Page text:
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From Gyula Fóra <gyula.f...@gmail.com>
Subject Re: Adding the streaming project to the main repository
Date Fri, 08 Aug 2014 19:15:59 GMT
Hey guys,

I might not be able to give you all the details right now, because some of
the data is on my colleague's computer, but I'm gonna try :)

We have a 30 machine cluster at SZTAKI with 2 cores each not a powerhouse
but good for experimenting.

We tested both Flink Streaming and Storm with a lot of different settings,
ranging from a couple machines to full cluster utilization. As for the
flink config, we used the default settings, and also the default settings
for Storm.

We ran two experiments, the first one was a simple streaming wordcount
example, implemented exactly the same way in both systems. We ran the
streaming jobs for about 15-30 minutes each for the experiments but we also
tested longer runs. The other test we ran was a streaming pagerank to test
the performance of the iterations (in storm you can just connect circles in
the topology, so we wanted to see how it compares to the out-of-topology
record passing). On both examples the Flink Streaming was on average about
3-4 times faster than the same implementation in storm. For storm fault
tolerance was turned of for the sake of the experiment, because that's
still an open issue for us.

You can check out the implementations here in this repo:

https://github.com/mbalassi/streaming-performance
(there have been a lot of api changes this week compared to what you find
in this repo)

One of our colleagues who have implemented these also working on a neat gui
for doing performance tests, its pretty cool :)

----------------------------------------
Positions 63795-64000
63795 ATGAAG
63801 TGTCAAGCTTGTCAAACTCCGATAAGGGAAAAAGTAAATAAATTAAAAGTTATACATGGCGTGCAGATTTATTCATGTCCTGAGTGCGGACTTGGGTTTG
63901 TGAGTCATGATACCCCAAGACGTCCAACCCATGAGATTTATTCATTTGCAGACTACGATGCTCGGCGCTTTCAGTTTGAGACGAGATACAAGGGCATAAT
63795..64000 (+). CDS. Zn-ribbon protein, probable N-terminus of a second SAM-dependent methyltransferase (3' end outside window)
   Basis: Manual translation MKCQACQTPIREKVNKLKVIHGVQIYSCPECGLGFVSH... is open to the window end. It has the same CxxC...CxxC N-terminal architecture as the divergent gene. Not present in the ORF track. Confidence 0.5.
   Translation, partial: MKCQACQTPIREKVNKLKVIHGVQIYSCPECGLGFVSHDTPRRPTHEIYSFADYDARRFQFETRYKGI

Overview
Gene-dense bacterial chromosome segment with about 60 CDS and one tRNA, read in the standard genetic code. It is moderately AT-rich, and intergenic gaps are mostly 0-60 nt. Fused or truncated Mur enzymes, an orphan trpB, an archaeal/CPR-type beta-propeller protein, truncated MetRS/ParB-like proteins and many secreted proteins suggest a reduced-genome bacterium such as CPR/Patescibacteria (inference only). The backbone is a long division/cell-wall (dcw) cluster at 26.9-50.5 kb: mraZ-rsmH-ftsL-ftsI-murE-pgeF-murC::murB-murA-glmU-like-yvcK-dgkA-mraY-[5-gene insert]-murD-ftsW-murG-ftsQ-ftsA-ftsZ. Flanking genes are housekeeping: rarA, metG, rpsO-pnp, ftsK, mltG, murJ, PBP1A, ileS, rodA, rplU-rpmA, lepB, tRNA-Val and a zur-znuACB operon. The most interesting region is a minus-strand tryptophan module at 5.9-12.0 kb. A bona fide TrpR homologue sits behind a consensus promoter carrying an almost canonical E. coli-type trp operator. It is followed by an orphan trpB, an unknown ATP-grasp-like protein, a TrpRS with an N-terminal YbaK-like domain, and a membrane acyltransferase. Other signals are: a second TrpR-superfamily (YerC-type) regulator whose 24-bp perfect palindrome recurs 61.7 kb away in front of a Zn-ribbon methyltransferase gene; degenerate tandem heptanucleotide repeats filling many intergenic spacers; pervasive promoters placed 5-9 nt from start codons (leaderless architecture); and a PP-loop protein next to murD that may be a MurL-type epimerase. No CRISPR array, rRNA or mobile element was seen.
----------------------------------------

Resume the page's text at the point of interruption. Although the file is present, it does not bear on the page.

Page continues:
Going back to Ufuk's question regarding what I meant by the role of the
output buffers. So one main difference between storm and flink streaming
could be the way that output buffers are handled. In storm you set the
"output buffer" size for the number of records, which is by default
relatively small for better latency. In flink the output buffer is
typically much larger which gives you higher throughput (that's what we
were measuring). To be able to provide some latency constraint we
implemented a RecordWriter that flushes the output every predefined number
of milliseconds (or when the buffer is full). So this seems to be a better
way of going about latency guarantee, than setting a preset buffer size
with the number of records.

I think this is similar case as with the comparison of Storm and Spark. Of
course Spark has much higher throughput, but the question is how can we
fine tune the trade-off between latency and throughput, but we will need
more tests to answer these questions :)

But I think there are more performance improvements to come, we are
planning on doing similar topology optimization as the batch api in the
future.


Cheers,

Gyula





On Fri, Aug 8, 2014 at 4:59 PM, Ufuk Celebi <u.celebi@fu-berlin.de> wrote:

>
> On 08 Aug 2014, at 16:07, Kostas Tzoumas <kostas.tzoumas@tu-berlin.de>
> wrote:
>
> > Wow! Incredible :-) Can you share more details about the experiments you
> > ran (cluster setup, jobs, etc)?
>
> Same here. :-)
>
> I would be especially interested about what you mean with "partly because
> of the output buffers".
>
> Best wishes,
>
> Ufuk
>

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